How Batman Covers the Gotham Issue in DCEU


Performance Batman at the beginning of Bruce Wayne’s career in the fight against crime highlights the mistake that the DCEU made by forcing Batman Ben Affleck to already fight the villains of Gotham off-screen. Batman has a rich history in comics, on television and in movies, and the main story is embedded in pop culture in such a way that fans don’t have to see multiple versions of the same events. However, looking ahead and excluding the Batman origin story to avoid repetition, there is also the problem of a lack of character development.

Robert Pattinson’s Bruce Wayne is only taking revenge in Batman for the second year, and throughout the film his trials and tribulations are as clear as day when he tries to defeat the Riddler. Conversely, Ben Affleck’s interpretation of Batman for the DCEU makes him a cynical veteran. In Batman v Superman: Dawn of Justice, he has been fighting crime in Gotham for twenty years, emphasizing both his experience and distancing himself from his background as a crime fighter.

On paper at that time, Ben Affleck could have become a veteran hero. Viewers have just seen Christian Bale’s journey as Batman through the Dark Knight trilogy, and starting from the very beginning in the DCEU could be interpreted as repetitive. Ben Affleck’s Batman got tired of the world and saw everything (until the Kryptonians appeared). However, the mistake lies in the fact that the audience does not have the opportunity to truly understand his version of the character at this stage of his life. The obstacles that made him who he is have already happened. He has already fought the DCEU version of the Riddler along with the Joker, the Penguin and the rest of his gallery of scammers. The audience knows that he overcame them, but they don’t know how and what it really cost him (except for the death of Dick Grayson/Robin), and they are left to fill in the blanks themselves.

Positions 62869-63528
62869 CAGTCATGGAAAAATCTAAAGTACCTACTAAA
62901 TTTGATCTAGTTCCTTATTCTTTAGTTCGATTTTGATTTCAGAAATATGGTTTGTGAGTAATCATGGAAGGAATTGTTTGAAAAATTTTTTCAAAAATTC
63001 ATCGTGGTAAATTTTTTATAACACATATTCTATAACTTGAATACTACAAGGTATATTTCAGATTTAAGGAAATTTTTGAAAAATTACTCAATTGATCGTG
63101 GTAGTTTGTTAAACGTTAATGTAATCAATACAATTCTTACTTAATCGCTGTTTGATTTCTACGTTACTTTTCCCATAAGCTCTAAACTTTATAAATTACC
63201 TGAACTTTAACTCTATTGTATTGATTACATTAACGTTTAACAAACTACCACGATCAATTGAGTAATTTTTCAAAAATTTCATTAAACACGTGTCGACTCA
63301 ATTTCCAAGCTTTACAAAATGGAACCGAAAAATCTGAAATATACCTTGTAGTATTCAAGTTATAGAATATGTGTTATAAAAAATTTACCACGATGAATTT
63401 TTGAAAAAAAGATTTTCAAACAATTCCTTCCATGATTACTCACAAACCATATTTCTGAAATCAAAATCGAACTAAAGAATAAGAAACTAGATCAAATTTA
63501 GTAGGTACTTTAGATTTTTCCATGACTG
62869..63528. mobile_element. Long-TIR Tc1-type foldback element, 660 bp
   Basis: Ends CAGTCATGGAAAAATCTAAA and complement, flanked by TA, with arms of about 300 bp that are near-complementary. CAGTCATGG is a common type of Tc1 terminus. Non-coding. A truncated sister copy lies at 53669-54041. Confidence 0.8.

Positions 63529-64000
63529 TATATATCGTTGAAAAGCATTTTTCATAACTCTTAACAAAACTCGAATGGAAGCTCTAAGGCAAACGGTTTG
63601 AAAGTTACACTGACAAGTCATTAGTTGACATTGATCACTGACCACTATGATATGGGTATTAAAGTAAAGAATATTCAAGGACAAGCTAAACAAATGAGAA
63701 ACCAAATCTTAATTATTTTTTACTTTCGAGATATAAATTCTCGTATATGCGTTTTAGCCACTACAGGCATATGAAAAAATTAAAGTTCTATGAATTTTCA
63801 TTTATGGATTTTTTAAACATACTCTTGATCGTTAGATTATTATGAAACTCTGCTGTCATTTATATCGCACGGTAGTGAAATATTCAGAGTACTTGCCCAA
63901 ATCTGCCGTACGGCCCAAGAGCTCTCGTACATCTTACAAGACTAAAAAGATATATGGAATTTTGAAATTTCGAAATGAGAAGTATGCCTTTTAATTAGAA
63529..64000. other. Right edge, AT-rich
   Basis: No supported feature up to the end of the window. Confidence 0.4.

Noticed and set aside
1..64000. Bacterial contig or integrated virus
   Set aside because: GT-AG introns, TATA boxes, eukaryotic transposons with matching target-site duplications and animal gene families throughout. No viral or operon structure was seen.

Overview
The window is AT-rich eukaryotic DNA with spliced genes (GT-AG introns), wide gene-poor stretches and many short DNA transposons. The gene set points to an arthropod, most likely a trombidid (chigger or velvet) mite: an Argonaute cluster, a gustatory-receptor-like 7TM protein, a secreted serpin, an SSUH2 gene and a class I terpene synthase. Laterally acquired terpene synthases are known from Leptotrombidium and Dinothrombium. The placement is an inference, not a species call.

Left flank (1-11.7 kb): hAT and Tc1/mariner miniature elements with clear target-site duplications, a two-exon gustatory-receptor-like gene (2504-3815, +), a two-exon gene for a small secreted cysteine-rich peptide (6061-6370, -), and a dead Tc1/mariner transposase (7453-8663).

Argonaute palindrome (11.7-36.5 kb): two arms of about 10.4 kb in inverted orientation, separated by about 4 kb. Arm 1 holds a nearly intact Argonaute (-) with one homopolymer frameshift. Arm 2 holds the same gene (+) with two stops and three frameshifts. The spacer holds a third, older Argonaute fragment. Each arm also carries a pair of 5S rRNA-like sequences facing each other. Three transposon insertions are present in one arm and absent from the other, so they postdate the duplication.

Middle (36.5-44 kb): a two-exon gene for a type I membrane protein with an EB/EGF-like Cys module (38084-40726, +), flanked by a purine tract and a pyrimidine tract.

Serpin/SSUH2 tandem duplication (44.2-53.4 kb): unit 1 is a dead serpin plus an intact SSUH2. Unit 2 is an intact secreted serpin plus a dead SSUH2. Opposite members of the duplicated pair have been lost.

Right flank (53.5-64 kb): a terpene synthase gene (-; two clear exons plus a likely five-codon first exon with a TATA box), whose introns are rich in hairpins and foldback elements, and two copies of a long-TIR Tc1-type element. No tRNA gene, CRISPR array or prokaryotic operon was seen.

Ben Affleck’s Batman Caused Gotham Shutdown

Conversely, Batman shows how stressful it is for Batman to fight a single villain (and a less physically imposing one). Viewers are with Pattinson at every turn and keenly feel the hard-earned victory over the Riddler. On the contrary, Ben Affleck’s past victories in Gotham are not visible and almost not mentioned, which creates a gap with the reasonable idea of having Batman in the later stages of his career. Given the quality of rejuvenating special effects in modern filmmaking, there was an opportunity to show part of Ben Affleck’s past from DCEU and deepen his character, despite the risk of further increasing the already bloated runtime of “Batman v Superman: Dawn of Justice” and “Zack”. Snyder’s Justice League. There was also an opportunity to do this with Ben Affleck’s solo Batman movie (which turned into “Batman” after he left the project), but he was going to retire (again) in “The Flash”; there’s little chance of fixing the DCEU mistake right now.

In Batman 2, Robert Pattinson will be able to develop the character of Batman in a way that Ben Affleck did not have the opportunity to (and probably never will). If Pattinson will keep the cape and hood long enough, he can become a Gotham veteran hero who overcame his obstacles, and by then it will mean more, as the audience will go on this journey with him, starting with Batman. Until then, however, there remains the DCEU Batman problem with the character’s unexplored history.